The Justice Department is not expected to bring civil rights charges against George Zimmerman in the 2012 shooting death of Trayvon Martin, according to three law enforcement officials, despite allegations that the killing was racially motivated.
The federal investigation of Zimmerman was opened two years ago by the department’s civil rights division, but officials said there is insufficient evidence to bring federal charges. The investigation technically remains open, but it is all but certain the department will close it.
Investigators still want to “dot their i’s and cross their t’s,” said one official, who like others spoke on the condition of anonymity because they were not authorized to comment on the matter.
Martin, a 17-year-old African American from Florida, was unarmed when he was fatally shot by Zimmerman, a former volunteer neighborhood watchman who identifies himself as Hispanic. The killing sparked racial tension and protests across the country and drew emotional responses from President Obama and other top administration officials.
Zimmerman was acquitted of second-degree murder and manslaughter in a state trial in Sanford, Fla., last year. Even so, civil rights and African American organizations urged Attorney General Eric H. Holder Jr. to bring a federal civil rights case against him.
On Wednesday, a spokeswoman for the Justice Department said the investigation “is active and ongoing.”
An attorney for Martin’s family said his parents have not heard a final decision from U.S. officials.
“Trayvon’s parents continue to hope and pray for justice, and they won’t have any comments until they hear officially from the Justice Department,” said Benjamin Crump, who also represents the family of 18-year-old Michael Brown, whose shooting by a police officer in Ferguson, Mo., in August also prompted a public outcry.
Mark O’Mara, the lawyer who represented Zimmerman, said that approximately 40 witness statements collected by investigators in 2012 indicated there was no evidence to support a civil rights prosecution.
“I was watching the whole case pretty closely for two years, and they didn’t do anything except take those 40 statements,” O’Mara said. The statements “suggested that George acted in very non-racist ways. He took a black girl to the prom. His best buddy was a black guy. He mentored two black kids. He sought justice for a black homeless man beaten up by a white cop’s son.”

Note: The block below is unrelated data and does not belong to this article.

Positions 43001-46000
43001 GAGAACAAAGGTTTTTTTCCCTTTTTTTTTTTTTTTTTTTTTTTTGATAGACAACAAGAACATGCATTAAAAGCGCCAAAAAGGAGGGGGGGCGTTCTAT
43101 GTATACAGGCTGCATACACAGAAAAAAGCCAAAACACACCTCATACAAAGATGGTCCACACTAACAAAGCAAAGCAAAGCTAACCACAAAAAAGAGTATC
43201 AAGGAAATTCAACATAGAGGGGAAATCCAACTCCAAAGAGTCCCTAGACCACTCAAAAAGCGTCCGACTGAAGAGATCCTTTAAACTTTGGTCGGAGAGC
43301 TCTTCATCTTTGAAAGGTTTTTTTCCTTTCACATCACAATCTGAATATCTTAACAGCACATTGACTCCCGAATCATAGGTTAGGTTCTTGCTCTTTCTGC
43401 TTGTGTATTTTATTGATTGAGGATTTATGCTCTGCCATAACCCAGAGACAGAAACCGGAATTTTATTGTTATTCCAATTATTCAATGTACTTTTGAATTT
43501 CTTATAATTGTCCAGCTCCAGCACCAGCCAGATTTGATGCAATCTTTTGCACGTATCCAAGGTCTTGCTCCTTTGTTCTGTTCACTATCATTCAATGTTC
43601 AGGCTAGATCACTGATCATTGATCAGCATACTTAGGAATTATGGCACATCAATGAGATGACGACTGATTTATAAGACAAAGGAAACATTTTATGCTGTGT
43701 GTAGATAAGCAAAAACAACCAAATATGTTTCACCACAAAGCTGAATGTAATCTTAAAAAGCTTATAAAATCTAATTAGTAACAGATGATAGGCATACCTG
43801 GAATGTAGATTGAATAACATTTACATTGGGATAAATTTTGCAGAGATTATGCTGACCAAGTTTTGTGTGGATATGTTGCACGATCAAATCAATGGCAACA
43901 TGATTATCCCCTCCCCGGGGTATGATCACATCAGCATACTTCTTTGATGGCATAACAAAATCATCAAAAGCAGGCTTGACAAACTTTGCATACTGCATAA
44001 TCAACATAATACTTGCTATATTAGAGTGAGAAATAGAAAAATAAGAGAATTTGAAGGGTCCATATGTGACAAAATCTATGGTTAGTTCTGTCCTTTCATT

“To those who have seen civil rights investigations and civil rights violations,” he said, “it looked as though the Department of Justice was just placating pressure that existed by suggesting there was an ongoing investigation.”
The difficulty in bringing charges in the Martin case highlights the challenges for investigators in federal criminal civil rights cases. Under federal law for hate crimes, prosecutors would have to show not just that Zimmerman followed Martin because of his race but also that he shot the youth intentionally because he was African American.
At a news conference last month to announce an investigation into the Ferguson police department, Holder was asked about the lingering civil rights probe into the Martin homicide.
“That investigation’s ongoing,” he told reporters. “There are active steps that we are still in the process of taking. There are witnesses who we want to speak to as a result of some recent developments.”
Two law enforcement officials said federal investigators wanted to look at a computer belonging to Zimmerman that had not been examined for the state trial in Florida.
One official with knowledge of the case said it was highly unlikely that the computer would have any evidence indicating that when Zimmerman fatally shot Martin he acted with the intent to deprive Martin of his civil rights.
Federal officials have privately said all along that a civil rights case against Zimmerman would be hard to prove.
“These are very difficult cases to make,” said one law enforcement official with knowledge of the case. “There is a high burden. We have to prove that a person was doing this with the intent of depriving someone of his civil rights.”
The investigation of the Brown shooting is being conducted under a different federal civil rights statute, the one governing official misconduct. Under that statute, it is a crime for law enforcement officers to act unreasonably and willfully to deprive a person of a constitutional right.
The Justice Department has other high-profile civil rights investigations that remain open, including one into the fatal shooting of Oscar Grant III by a Bay Area Rapid Transit police officer in Oakland, Calif., on New Year’s Day 2009.
The officer, Johannes Mehserle, was found guilty of involuntary manslaughter in 2010 but not guilty of second-degree murder and voluntary manslaughter in the shooting of Grant, who was unarmed. The case was featured in the movie “Fruitvale Station.”
Julie Tate contributed to this report.